Thursday, July 18, 2013

sixteen tambourines

The Three O'Clock rang out from the paisley underground garage with the psychedelic punk of this power pop paragon.  The band began as a trio called the Salvation Army with Michael Quercio (Ricky Start) on lead vocals and bass; John Blazing on guitar; and Troy Howell on drums. They released a single with 'Mind Gardens' and 'Happen Happened' on a small independent label.  Quercio reveals:    "Our original 45 was released in the fall of 1981. We were all still in high school or just graduated. It was on the Minutemen’s label which was called New Alliance. There was a place where a lot of bands played called Alpine Village in Torrance that’s kind of like a German biergarten. Anyways, D. Boon from the Minutemen saw us there and after our show he came up and asked if we had anything and we had just made this little demo tape that we made with money we saved up from our parents and stuff. He liked two of the songs and said he wanted to put them out and he put them out on his label as a 45."

Blazing quit the band and Louis "Gregg" Gutierrez took his place and The Salvation Army signed with another local independent label Frontier Records releasing their self-titled debut album in May of 1982.  That summer, the band went through a legal battle with the actual Salvation Army and decided to change their name to The Three O'Clock, which was the time that they would rehearse.  

Around this time, Howell departed and Mike Mariano and Danny Benair joined the group.   Benair says:      "I actually joined before they changed their name. I joined Salvation Army and then shortly after, we were forced to change our name. For all intents and purposes that kinda made sense, because what Salvation Army was and what Three O’Clock went on to be, even though it wasn’t meant to be, it sort of made a lot of sense in the long run."

The new lineup recorded an EP 'Baroque Hoedown' with producer Earle Mankey, which was released in late 1982.  Their full length debut 'Sixteen Tambourines' was also produced by Mankey with Danny Benair on drums; Louis Gutierrez on guitar, vocals, and percussion; Mike Mariano on keyboards, vocals, and percussion; and Michael Quercio on vocals, bass guitar, and percussion.  'Sixteen Tambourines' established the band as the progenitors of the neo-psychedelic movement, which was described by Quercio as "the Paisley Underground".  Benair recalls:    "I think a scene was naturally brewing. There were a lot of scenes and a lot of bands doing a lot of things. I think we were part of one of those scenes. Michael at lunch at a Denny’s on Sunset casually referred to the four close-knit groups as the Paisley Underground. You know, publicists love that. Now they’ve got a title for a scene...The main bands were us, the Bangles, the Dream Syndicate, Rain Parade. And there were others, but I think initially those were the bands. We kind of played in this scene and Michael made an off-the-cuff remark that he probably never thought twice about but it got picked up nationally very quickly...It was one of these things that, especially for us, it grew rapidly very quickly. We would go and play in a city like Orange, California, and there’d be like 800 mods on scooters and we were just overwhelmed. We would play these kinds of off-the-wall places and we had no idea that so many young kids, especially like kids that were 15-20, were just really into it. We’d show up and it was a lot bigger than we were expecting in the beginning."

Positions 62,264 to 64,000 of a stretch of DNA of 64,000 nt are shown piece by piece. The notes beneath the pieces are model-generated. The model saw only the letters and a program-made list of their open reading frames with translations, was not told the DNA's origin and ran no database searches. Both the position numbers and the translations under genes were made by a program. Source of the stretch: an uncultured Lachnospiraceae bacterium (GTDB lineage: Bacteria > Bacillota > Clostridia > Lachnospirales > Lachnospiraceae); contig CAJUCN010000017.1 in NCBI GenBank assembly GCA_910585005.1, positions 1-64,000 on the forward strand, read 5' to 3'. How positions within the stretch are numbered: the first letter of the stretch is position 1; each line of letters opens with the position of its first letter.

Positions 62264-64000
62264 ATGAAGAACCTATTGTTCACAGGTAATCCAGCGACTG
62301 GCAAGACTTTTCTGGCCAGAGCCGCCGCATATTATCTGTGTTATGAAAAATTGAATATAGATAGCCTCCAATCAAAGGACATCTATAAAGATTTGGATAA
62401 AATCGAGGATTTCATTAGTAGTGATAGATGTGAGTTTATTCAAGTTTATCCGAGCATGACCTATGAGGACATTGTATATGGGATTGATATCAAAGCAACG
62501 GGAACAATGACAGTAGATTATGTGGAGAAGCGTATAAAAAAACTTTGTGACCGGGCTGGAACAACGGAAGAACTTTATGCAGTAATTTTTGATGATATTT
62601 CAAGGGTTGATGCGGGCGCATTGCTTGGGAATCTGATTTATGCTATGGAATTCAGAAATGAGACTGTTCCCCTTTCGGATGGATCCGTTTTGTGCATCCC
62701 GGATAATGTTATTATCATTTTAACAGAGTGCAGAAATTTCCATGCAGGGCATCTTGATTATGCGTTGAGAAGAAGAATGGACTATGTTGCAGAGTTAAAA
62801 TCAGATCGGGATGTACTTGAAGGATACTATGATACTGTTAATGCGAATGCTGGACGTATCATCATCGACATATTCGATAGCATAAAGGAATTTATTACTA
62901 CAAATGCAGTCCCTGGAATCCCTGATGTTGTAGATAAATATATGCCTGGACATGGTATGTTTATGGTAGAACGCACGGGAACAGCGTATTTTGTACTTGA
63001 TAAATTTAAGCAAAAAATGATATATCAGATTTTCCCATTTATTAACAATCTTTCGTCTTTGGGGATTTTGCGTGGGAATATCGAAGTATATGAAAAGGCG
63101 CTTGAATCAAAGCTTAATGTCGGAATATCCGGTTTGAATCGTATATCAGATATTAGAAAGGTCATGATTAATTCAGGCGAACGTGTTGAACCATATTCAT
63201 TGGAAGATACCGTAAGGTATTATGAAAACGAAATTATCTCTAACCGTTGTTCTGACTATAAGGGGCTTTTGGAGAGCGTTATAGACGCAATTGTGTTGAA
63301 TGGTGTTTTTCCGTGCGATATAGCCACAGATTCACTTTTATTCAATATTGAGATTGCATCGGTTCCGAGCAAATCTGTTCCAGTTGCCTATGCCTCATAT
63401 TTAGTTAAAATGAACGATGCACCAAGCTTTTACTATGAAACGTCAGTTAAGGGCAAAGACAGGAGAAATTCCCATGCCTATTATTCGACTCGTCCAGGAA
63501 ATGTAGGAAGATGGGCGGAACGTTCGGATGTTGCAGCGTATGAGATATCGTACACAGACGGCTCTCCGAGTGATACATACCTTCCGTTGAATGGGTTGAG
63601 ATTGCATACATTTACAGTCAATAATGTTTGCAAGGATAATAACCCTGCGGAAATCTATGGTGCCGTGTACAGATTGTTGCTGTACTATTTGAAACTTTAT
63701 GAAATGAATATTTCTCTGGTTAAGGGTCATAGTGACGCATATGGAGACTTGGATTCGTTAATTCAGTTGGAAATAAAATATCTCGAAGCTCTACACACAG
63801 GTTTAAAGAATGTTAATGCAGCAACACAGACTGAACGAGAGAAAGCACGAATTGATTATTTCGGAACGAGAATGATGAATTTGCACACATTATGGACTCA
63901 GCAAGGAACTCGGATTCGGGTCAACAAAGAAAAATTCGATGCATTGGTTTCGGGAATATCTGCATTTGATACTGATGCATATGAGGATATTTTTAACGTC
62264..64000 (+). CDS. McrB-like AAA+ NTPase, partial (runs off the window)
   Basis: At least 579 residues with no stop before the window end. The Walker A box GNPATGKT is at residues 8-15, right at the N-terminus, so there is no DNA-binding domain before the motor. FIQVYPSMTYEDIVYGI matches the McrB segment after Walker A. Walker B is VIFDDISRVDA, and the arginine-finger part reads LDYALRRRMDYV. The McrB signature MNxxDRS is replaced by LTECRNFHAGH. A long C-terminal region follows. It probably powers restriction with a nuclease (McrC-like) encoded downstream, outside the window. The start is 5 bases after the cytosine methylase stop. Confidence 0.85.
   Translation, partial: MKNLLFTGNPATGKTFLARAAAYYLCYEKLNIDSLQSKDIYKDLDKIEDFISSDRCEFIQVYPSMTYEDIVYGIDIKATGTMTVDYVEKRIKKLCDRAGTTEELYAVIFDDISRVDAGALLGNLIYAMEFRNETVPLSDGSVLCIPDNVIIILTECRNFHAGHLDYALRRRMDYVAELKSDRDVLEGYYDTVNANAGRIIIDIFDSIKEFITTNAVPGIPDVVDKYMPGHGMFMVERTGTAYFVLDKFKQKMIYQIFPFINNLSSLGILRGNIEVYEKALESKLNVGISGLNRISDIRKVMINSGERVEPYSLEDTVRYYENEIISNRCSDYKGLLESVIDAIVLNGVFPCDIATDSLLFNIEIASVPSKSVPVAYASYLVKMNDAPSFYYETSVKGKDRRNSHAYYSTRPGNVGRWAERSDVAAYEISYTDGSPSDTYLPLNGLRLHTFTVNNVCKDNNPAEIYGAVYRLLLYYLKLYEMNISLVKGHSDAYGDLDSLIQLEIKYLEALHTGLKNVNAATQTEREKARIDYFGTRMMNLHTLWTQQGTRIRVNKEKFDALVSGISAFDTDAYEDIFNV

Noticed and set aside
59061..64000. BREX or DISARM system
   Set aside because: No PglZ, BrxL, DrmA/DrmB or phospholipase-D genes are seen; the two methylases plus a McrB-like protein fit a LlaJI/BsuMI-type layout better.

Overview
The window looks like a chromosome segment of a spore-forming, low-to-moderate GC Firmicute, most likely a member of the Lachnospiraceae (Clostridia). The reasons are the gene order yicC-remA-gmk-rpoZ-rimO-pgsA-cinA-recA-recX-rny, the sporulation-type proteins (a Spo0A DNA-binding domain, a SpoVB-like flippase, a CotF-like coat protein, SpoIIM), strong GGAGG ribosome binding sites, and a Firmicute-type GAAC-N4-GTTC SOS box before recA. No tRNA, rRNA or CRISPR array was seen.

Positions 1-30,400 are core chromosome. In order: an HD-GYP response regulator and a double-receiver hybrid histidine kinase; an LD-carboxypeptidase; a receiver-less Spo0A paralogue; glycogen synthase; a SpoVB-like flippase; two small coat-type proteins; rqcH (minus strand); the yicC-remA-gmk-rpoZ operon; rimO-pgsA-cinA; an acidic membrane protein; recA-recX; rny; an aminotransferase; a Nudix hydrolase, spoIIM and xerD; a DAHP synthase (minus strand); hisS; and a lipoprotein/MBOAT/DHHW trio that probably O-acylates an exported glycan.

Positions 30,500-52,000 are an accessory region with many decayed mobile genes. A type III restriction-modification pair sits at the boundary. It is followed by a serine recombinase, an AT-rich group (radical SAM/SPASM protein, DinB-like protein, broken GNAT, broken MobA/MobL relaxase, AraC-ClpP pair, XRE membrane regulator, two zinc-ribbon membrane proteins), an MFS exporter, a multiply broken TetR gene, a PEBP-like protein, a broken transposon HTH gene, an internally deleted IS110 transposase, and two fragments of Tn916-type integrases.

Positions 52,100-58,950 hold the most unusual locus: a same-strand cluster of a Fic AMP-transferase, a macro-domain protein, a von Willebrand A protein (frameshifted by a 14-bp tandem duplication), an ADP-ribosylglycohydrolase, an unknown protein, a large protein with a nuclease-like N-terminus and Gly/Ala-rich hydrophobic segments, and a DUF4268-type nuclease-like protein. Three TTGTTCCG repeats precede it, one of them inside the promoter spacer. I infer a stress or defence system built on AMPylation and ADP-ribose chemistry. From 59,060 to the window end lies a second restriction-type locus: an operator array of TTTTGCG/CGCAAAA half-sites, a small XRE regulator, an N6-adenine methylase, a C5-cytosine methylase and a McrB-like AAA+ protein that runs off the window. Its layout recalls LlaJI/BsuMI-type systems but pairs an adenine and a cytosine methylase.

Quercio considers:    "There was kind of one period where bands like the Miracle Workers, with the press if you were doing anything 60s you were part of the Paisley Underground. Even if you weren’t part of the L.A. thing they just kind of lumped it all together...We definitely wanted to get that feeling and we loved the sounds from those records but I actually love the sounds more from the 60s’ very produced records like Beatles records or a lot of other stuff that I think is lovely sounding even to this day. I think a lot of those bands went for a very simple sound and you got a lot of independent punk songs in the 60s and whatnot and we were maybe going for a more produced thing."

twitter: @The3Oclock

"Jet Fighter" became a hit on college and independent radio.

In My Own Time

With Cantaloupe Girlfriend

I Go Wild


Lucifer Sam

'Sixteen Tambourines' 
full album:

All song written by Gutierrez and Quercio except were noted.

Side A
Jet Fighter - 3.22 (Mariano, Gutierrez and Quercio)
Stupid Einstein - 2.17
And So We Run - 2.40
Fall To The Ground - 2.27
A Day In Erotica - 4.20
Side B
Tomorrow - 3.41
In My Own Time - 2.03 (Barry Gibb, Robin Gibb)
On My Own - 2.48
When Lightning Starts - 3.31
Seeing Is Believing - 4.27

Their EP 'Baroque Hoedown' was added to CD versions of the album

With A Canteloupe Girlfriend
I Go Wild
Marjorie Tells Me
Feel A Whole Lot Better
In Love In Too
Lucifer Sam  (Syd Barrett)
As Real As Real

'The Salvation Army' was recorded with Michael Quercio on lead vocals and bass; Troy Howell on drums and kalimba; and Louis "Gregg" Gutierrez on guitar and keyboards with H.B. Lovecraft producing.  It was repackaged and released four years later as 'Befour Three O'Clock'.

Happen Happened
For Hours
Fight Songs
Mind Gardens
She Turns To Flowers (Alternative Version)
Grimly Forming
The Seventeen Forever
Going Home
Cellophane Nirvana
She Turns To Flowers
Upside Down
The Seventeen Forever
Mind Gardens
Grimly Forming
While We Were In Your Room Talking To Your Wall
Happen Happened
I Am Your Guru
Going Home

1 comment:

  1. Great article! I've been a fan of The Three O'Clock and Salvation Army since i was a kid back in the very early 1980s and will always be.Their music sounds as fresh and innovative today as it did almost 40 years ago.